Hurricanes, tornadoes, floods, avalanches, wildfires, and mudslides. It seems that no area is safe from disaster. And since you don’t always know when or where disaster will strike, both businesses and families should be prepared. And that includes having messages on hold prepared and ready to go should disaster strike in your area.
Disasters can also cost companies lots of money. In fact, after Hurricane Sandy ravaged the East Coast, one study reported that the storm had a devastating impact on many small and medium-sized businesses.
Should a disaster strike in your area, how prepared is your business?
A Disaster Caused By Giant Lizards?
Most businesses have a disaster recovery plan somewhere. I bet if everyone in your office dug through all the dusty notebooks on their shelves, someone might even find one. When was the last time you reviewed it, as a management team or with the entire staff? Is it still relevant? Is it customized to your particular location, or is it a cookie-cutter printout you got to fulfill a mandate from somewhere?
In the acclaimed 1970’s sitcom, WKRP radio newsman, Les Nessman, thought he was reporting the biggest story of the year when he made this startling announcement: “Monster Lizard Ravages East Coast!”
It turned out to be one of the most famous typos of all time.
In a later episode, with tornadoes threatening the city of Cincinnati, the station’s program manager told Les to get on the air and read from the station’s disaster plan, one that was uniquely suited to the Cold War, not a cold front. “Just insert the word ‘tornado’ where you need to,” Andy told Les. This led to the hilarious clip of the station’s news director warning about “armies of godless tornadoes” invading the River City.
That’s a lesson for every business: keep your disaster plan up to date!
Develop A Business Disaster Plan A good disaster plan starts with these two steps: make a plan and communicate it. But let’s dig a little deeper.
Make a Plan: If you don’t have a disaster plan or if it’s time to update the plan, ask yourself these questions:
After the immediate threat to life has passed, you need a plan to communicate with employees and customers.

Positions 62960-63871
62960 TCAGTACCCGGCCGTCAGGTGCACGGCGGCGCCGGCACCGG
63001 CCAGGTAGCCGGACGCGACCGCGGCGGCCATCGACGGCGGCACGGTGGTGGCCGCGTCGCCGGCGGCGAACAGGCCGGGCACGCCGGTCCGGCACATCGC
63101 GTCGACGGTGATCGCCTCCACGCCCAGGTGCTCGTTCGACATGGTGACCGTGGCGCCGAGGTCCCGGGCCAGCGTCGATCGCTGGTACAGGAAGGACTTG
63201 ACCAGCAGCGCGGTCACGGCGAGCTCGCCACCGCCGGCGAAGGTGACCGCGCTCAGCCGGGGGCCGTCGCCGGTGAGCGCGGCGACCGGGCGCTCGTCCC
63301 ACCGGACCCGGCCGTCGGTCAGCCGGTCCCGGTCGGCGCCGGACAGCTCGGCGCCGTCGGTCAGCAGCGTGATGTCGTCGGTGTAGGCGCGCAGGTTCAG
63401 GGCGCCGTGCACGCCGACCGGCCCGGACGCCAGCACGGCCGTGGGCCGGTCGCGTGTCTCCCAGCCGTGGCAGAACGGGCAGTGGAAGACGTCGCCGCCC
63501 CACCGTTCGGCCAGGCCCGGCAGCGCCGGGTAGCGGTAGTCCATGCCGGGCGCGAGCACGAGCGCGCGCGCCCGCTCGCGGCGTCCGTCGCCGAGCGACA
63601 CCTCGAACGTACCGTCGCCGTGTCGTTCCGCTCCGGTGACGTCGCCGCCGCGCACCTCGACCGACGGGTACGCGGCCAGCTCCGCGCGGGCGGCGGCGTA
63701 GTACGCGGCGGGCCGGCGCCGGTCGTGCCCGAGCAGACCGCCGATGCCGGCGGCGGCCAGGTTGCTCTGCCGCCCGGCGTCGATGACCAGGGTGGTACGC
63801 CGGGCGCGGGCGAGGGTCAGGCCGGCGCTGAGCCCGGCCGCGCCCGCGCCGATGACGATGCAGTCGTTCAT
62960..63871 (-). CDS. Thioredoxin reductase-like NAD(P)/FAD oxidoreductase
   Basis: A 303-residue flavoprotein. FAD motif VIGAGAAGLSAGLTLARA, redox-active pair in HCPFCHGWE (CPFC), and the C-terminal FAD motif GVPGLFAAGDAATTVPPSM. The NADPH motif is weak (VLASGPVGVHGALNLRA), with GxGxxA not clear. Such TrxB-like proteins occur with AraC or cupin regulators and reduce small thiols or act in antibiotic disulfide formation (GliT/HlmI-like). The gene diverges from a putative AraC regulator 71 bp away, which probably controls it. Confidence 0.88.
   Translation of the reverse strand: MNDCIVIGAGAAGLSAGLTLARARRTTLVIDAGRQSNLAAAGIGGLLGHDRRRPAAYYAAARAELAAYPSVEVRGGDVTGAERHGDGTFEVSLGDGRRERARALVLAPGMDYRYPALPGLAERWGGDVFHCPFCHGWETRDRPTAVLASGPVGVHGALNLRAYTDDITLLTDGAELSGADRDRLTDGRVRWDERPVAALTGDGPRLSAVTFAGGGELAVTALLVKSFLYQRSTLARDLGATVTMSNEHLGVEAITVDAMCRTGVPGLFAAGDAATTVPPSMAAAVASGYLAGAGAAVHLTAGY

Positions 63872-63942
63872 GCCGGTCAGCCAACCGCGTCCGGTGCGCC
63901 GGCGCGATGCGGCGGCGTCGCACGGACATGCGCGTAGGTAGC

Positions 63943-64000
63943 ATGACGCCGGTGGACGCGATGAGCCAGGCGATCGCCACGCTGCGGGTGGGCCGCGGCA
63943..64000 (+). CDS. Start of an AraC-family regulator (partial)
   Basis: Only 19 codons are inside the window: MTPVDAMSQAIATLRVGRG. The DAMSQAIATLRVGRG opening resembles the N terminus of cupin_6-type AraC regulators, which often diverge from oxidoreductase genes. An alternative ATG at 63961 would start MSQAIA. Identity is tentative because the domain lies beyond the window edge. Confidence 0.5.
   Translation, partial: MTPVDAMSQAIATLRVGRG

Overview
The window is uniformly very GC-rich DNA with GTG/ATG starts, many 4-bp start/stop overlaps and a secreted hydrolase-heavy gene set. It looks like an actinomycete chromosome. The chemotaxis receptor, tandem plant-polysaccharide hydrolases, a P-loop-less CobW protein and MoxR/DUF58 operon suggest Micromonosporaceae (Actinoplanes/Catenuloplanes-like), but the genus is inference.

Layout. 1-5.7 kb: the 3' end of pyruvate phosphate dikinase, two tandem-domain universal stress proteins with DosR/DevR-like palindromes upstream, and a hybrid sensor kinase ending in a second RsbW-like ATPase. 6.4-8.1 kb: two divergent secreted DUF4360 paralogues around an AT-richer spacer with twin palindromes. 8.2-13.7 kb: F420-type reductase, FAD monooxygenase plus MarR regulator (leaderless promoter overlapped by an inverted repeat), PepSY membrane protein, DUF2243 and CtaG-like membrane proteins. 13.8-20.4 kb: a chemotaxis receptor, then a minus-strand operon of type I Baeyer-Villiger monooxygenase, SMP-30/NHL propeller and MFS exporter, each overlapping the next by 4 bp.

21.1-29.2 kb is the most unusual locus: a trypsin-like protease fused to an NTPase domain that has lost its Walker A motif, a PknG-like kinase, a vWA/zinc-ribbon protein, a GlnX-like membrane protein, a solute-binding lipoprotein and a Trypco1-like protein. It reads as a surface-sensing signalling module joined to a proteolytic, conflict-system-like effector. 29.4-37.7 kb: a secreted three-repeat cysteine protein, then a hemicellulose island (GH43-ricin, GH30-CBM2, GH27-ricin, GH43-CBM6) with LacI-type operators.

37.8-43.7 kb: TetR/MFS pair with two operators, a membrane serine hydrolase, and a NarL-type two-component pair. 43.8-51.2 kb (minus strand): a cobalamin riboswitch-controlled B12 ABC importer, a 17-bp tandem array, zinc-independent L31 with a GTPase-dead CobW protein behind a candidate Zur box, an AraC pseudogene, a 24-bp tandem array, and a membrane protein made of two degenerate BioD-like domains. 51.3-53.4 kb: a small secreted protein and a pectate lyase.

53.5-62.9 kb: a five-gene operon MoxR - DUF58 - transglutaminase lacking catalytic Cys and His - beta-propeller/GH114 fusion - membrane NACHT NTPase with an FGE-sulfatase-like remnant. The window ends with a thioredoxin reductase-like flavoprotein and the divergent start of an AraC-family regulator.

Communicate the Plan: Having a plan is critical. But you also have to communicate the plan if you want it carried out. And don’t think that just printing up a bunch of notebooks will do it, either.
Have annual meetings about the disaster plan. Consider having a small committee that reviews the plan each year and revises it as needed. Definitely have a full staff meeting to communicate the details of the plan. Staff members need to feel confident about their role during the disaster, and the company’s expectations. For example:
Communicate to your customers as well. You probably don’t need signs and posters around the building all the time, but consider posting disaster procedures when severe weather is possible. Also, know who on your team will manage your website and social media channels. Those will be critical avenues for two-way communication.
Your telephone messages on hold are a critical component of all your communications, and they can play a key role during a disaster, too. Many customers, vendors and partners will call to check on your business if they hear of a disaster in your area. If things are not business as usual, don’t let your messages on hold suggest otherwise. Through the years, On Hold Company has worked with clients to provide Crisis Communications for messages on hold to keep callers updated and informed in times like these.
After recent disasters, severe weather is a threat that people take seriously. It’s unnerving to realize that, within a couple of hours, or even minutes, everything familiar can be destroyed around you. A good disaster plan gives your employees the tools and training to keep their heads during a crisis and protect lives and property.